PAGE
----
Materials and methods

Data source—Global Burn Registry

The WHO launched the Global Burn Registry in 2017 to improve understanding of burn injuries and care capacity worldwide. The validated data collection form utilized by participating health facilities was developed through the collaboration of experts from the WHO, International Society for Burn Injuries (ISBI), and Global Alliance for Clean Cookstoves. Participating facilities utilize a data collection toolkit, initially recorded on a paper form, and later electronically transcribed and uploaded into the GBR. The finalized version of the data collection form, implementation specifics, and ideal uses was published by the group (18). The GBR is continuously updated and stored on network servers located in Geneva, Switzerland at WHO headquarters. Public and private versions of the registry data are available. Public data are modified to remove potential patient identifiers. For this study the public WHO GBR data were accessed via on September 17, 2021.

Data analysis

Data were extracted for patients aged ≤ 18 years and were grouped into age categories based on childhood developmental stages: infants (<1 year), toddlers and preschoolers (1–5 years), grade schoolers (6–12 years), and adolescents (13–18 years) (19). Descriptive statistics were used to highlight patient demographics, burn injury risk factors, burn injury characteristics, outcomes (including in-hospital death, discharge with disability), and facility capabilities (access to critical care, an operating theater, nutrition services, physical therapy and rehabilitation services, blood transfusion, and internet connectivity).


Patient demographics

The GBR contained data from 8,640 patients with burn injuries from 20 countries: Argentina, Chile, China, Estonia, Ethiopia, India, Iran, Kenya, Laos, Mexico, Nepal, Nigeria, Pakistan, Peru, Philippines, Russian Federation, Saudi Arabia, South Africa, Sri Lanka, and Tanzania. Of entries in the GBR, 3,649 (42%) were children. The mean age of this group was 5.3 years (SD 5.01). Children aged 1–5 years comprised 62% (n = 2,279) of the pediatric cohort and 26% of all burn injuries recorded in the GBR. School aged children (age 6–12 years) were the next most frequently burn-injured group with 20% (n = 732) of pediatric burns recorded by the GBR, followed by adolescents (age 13–18 years) at 13% (n = 487). The overwhelming majority of pediatric patients were from centers in middle-income countries (99%, n = 3,628). More boys (60%) were reported than girls (40%) (Table 1).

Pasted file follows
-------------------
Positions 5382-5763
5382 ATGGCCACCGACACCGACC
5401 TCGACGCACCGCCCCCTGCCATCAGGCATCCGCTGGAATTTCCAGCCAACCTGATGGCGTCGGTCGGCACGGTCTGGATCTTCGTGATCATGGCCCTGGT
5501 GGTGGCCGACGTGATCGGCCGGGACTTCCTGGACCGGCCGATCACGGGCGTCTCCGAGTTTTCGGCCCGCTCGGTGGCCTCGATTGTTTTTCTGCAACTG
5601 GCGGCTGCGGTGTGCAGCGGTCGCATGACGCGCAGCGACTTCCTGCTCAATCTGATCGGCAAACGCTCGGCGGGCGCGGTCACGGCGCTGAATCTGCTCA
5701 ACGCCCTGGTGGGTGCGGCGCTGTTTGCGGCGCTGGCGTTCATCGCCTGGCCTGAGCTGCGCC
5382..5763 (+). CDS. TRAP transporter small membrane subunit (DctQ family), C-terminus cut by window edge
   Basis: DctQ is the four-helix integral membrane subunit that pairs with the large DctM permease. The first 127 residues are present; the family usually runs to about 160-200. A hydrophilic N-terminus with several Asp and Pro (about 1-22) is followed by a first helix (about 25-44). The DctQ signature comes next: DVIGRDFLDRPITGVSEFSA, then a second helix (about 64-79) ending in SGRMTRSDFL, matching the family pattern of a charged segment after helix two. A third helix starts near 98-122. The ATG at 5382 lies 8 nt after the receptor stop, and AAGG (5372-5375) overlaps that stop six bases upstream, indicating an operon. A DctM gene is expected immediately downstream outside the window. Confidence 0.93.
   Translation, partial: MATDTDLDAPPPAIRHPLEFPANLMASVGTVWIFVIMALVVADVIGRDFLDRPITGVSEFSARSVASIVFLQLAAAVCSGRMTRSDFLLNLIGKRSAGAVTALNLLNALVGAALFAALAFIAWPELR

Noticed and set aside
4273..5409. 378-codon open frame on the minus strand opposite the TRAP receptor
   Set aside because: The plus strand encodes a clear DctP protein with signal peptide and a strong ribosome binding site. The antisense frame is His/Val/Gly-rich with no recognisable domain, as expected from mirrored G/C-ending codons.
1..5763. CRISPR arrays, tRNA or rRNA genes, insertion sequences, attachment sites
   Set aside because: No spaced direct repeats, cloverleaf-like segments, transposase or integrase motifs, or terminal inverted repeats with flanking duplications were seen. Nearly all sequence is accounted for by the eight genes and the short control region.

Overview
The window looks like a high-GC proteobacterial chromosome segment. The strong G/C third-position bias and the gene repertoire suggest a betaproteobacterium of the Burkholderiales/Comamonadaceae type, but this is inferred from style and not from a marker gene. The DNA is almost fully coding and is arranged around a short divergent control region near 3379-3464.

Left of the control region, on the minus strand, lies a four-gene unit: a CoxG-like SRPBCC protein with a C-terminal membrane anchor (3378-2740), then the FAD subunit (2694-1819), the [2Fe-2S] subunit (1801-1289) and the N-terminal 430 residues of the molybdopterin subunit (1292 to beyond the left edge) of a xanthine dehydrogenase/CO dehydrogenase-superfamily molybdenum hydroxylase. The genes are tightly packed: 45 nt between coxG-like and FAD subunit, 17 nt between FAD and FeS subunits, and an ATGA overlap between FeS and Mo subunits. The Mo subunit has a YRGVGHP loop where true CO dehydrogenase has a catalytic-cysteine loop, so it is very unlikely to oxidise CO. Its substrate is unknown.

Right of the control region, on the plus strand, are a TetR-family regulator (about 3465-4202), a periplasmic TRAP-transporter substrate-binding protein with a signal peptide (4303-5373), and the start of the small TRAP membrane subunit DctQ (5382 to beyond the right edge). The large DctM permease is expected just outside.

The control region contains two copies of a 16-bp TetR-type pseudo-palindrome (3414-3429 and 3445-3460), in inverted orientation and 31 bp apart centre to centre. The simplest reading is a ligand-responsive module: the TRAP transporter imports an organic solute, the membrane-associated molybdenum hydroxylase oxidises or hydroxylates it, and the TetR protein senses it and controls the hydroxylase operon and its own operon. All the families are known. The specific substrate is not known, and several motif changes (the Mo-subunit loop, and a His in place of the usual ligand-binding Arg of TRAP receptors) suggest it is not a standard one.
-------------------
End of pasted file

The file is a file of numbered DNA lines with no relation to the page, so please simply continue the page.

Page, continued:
Table 1. Pediatric patient demographics.

Pediatric burn injury etiology, characteristics, and outcomes

We defined three burn categories based on data in the GBR which included flame, scald, and other (i.e., burns that were chemical, cooling, electrical, friction, or hot surface related). For all pediatric patients, scald burns were the most common (involving contact with hot liquid, steam, or gas) and accounted for 62% of all pediatric burns reported (n = 2,261) followed by flame burns (27%, n = 997). Children 1-5 years sustained the highest proportion of scald burns (80%, n = 1,826); flame burns only accounted for 14% of burns in this age group (n = 320). Children older than 5 years (grade schoolers and adolescents, n = 1,219) more frequently sustained flame burns (52%, n = 628) followed by scald burns (29%, n = 348). Adolescents (age 13–18 years, n = 487) had the highest frequency of admissions for flame burns at 60% (n = 292) as well as burns of any age group being categorized as “other” (25%, n = 122) (Table 2).


Table 2. Pediatric burn injury etiology, characteristics, and outcomes.

The severity of burns also noticeably varied across age groups. We defined major burns as affecting a total body surface area (TBSA) ≥15% (20). More than half of children (52%, n = 1,908) sustained a major burn. Adolescents (age 13–18 years, n = 487) sustained more severe burns more frequently than other age groups (63% with major burns, n = 309) and commonly had associated inhalation injuries (18%, n = 87) (Table 2).

In terms of burn location, the most frequent area of the body injured was the trunk (66%, n = 2,394); 56% of children sustained burns on their arms or legs (n = 2,043 and n = 2,055). Hand and wrist burns were most frequent amongst adolescents (58%, n = 284) and affected 38% (n = 1,395) of all pediatric patients. Almost half of patients (48%, n = 1,750) received surgery for wound closure while hospitalized. The median length of stay was 10.2 days (IQR 5.2–18.1 days). Adolescents experienced the highest frequency of death (23%, n = 111). For all pediatric patients in the GBR, 10% died during hospitalization (n = 355); 7% of children (n = 244) were discharged home with a disability (as defined by the contributing burn care facility) (Table 2).

Burn facility characteristics